Power Politics: Reporting the Real Issues


This article originally appeared in Issue# 44

Distress over the state of political reporting has now become a regular feature of every presidential campaign season. Candidates blame the press for focusing on the "horse race" to the exclusion of "the real issues." Journalists blame the candidates for failing to talk about such issues or for obscuring their positions when they do. Privately, both the candidates and the press blame the situation on the public, which is said to have neither the patience nor — let's face it — the intelligence to care about what really matters.

When it is all over, the pundits and the scholars assemble to rake over the entrails, speaking bromides into the wind.

After a couple of decades of such quadrennial self-scrutiny however, we now have more than enough evidence to disabuse us of any notion that the media might change the way they report election campaigns. While there will always be exceptions, most campaign coverage will continue to pay far greater attention to the candidates' positions in the race than to their positions on the issues.

There are different ways to respond to this fact. We can regard it as a sign of serious defects in journalism, for example. This has been the view of those "perfectibilists" like myself who believe that democratic governance requires maximum public participation in policy debates about the future of the country. Aren't election campaigns the ideal moment to involve the public in such debates? we have always asked.

Well, no, it turns out. Not if we sweep away the democratic rhetoric and take a good look at the reality of the system. When we do so we discover, for example, that reporters report campaigns as horse races because that is the way politicians talk about them.

Here is Franklin Roosevelt speaking in a recently rediscovered recording of a phone conversation about the strategy of his opponent in the 1940 campaign: Wendell Willkie. Willkie's manager will keep him well back until the campaign gets into the home stretch, Roosevelt says. "And my judgment is that they are going to start Willkie - pick him up, pick him up, pick him up - from the first of October on." As they approach the final days, the plan, he says, is to convince the voters that "this fella still can win — he's got time to win. He can nose out the other horse."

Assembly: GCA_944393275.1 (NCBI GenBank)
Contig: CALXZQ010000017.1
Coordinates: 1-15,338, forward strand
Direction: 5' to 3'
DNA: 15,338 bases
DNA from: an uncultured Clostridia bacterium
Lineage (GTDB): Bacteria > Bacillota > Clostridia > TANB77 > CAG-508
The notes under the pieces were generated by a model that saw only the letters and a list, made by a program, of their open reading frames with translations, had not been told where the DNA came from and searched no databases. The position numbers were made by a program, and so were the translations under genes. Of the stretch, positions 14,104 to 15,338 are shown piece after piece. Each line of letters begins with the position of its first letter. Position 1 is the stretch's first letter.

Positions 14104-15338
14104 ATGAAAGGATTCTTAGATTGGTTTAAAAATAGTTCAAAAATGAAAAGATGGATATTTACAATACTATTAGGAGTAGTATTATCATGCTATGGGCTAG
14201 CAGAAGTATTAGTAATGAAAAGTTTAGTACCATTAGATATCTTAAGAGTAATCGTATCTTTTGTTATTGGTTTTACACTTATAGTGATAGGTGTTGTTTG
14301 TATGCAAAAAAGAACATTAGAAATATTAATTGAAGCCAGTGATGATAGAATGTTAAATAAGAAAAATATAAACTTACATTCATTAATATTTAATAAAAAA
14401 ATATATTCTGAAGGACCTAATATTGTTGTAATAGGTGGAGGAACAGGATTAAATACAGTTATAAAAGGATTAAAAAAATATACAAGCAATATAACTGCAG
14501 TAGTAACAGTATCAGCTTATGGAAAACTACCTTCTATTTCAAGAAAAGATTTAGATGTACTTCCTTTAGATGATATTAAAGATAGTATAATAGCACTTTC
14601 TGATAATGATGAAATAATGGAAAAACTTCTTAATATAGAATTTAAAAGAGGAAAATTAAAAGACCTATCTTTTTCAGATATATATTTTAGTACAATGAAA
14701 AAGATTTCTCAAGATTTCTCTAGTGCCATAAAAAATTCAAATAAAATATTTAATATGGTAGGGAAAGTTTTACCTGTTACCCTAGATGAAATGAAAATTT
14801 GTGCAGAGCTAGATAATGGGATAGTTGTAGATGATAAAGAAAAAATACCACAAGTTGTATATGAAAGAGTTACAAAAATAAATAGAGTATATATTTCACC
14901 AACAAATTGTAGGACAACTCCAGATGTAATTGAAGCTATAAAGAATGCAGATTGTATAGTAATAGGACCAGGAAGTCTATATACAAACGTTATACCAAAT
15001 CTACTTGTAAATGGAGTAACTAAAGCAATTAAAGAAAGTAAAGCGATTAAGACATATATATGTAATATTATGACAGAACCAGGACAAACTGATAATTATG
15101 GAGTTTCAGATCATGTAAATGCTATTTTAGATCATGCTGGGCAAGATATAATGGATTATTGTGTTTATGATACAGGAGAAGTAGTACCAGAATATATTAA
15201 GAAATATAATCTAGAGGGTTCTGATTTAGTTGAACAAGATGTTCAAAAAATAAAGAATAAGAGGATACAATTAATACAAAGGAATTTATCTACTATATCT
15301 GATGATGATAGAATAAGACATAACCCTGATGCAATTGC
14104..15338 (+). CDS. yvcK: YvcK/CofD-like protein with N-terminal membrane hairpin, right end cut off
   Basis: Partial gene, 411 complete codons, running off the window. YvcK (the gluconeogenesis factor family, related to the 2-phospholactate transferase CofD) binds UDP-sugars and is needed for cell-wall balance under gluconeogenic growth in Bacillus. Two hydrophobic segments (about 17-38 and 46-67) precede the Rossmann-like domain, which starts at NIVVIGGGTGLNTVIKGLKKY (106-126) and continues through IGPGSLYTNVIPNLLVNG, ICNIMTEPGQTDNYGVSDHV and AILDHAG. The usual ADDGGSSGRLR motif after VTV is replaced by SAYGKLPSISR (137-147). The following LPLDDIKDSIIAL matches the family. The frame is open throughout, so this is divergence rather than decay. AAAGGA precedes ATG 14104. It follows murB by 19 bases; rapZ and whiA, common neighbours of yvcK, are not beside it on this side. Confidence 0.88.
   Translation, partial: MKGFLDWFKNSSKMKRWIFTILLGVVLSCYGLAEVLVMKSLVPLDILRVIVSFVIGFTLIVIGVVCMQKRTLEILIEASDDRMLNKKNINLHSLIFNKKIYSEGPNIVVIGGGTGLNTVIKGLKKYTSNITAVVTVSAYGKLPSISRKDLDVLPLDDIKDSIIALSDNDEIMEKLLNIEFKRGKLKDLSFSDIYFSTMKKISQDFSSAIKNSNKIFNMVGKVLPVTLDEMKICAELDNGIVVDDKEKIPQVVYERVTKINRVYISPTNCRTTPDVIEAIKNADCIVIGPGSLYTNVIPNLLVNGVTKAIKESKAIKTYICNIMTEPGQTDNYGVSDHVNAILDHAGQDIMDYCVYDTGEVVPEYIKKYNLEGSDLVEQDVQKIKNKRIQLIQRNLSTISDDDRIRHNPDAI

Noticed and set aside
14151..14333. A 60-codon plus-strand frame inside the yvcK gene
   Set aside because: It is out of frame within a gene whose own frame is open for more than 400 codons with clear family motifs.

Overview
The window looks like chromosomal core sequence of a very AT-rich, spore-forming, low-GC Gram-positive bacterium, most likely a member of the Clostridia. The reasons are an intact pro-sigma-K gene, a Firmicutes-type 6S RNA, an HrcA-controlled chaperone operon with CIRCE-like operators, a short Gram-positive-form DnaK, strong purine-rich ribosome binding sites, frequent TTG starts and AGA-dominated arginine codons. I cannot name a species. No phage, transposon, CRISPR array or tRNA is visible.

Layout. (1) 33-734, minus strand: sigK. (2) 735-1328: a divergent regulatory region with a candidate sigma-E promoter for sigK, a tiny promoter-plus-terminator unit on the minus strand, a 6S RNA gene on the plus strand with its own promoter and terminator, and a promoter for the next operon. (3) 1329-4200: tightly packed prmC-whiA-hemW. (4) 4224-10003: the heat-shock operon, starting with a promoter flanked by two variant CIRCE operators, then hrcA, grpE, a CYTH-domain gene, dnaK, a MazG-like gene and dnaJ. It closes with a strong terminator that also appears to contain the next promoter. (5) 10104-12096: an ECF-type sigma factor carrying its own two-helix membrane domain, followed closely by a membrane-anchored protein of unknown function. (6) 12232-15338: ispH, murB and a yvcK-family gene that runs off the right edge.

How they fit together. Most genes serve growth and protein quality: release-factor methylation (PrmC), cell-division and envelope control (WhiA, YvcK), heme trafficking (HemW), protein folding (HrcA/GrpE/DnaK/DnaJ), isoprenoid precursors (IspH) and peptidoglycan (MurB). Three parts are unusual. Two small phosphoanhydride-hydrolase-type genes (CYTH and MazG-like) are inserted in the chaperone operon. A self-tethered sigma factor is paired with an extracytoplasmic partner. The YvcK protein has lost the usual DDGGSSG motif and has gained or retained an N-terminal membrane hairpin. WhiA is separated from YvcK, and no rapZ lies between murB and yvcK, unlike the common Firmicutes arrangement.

If we want to see another kind of reporting, we are first, as a people, going to have to create another kind of politics.

Over the years, reporters have come to understand this spectacle. Like good sports writers reporting the public rituals of competition in their own domain, political reporters have come to appreciate that the purpose of campaigning is victory and that the important talk in the midst of any run for the White House is talk about winning.

There are "issues," of course, and modern campaigns have "issues staffs." But the ghettoization of those who traffic in substance amidst those who traffic in victory is already a sign that in campaigns there is no organic relation between the pursuit of ideas and the pursuit of success.

American politics, remember, is often celebrated as “non-ideological." As political entities, our parties, as we all know, are rump coalitions designed more for acquiring and exercising power than for advancing consistent national agendas.

When you come right down to it, in fact, that's what elections are all about, too. They are ritual contests by which power is transferred in our society. What we like to call "the issues" play a role, of course, but they are secondary to the real business at hand, which is winning. The voters, naturally, understand this very well and, despite the entreaties of the pundits who bemoan their inattention to the issues, the people do not take seriously what the candidates themselves — crafting positions that will serve them at the polls — treat with contempt.

That is why the demand that the press do a better job of reporting the issues is just an empty imperative. The press, you see, does a very good job of reporting what the elections are all about, which is the struggle for power. If we want to see another kind of reporting, we are first, as a people, going to have to create another kind of politics.

"The problem is not that there is too much entertainment but that public discourse and cultural activities are increasingly forced to adopt the guise of entertainment."

— Roelf Haan
Author Bio: 

Robert Karl Manoff is the co-director the Center for War, Peace and the New Media at New York University.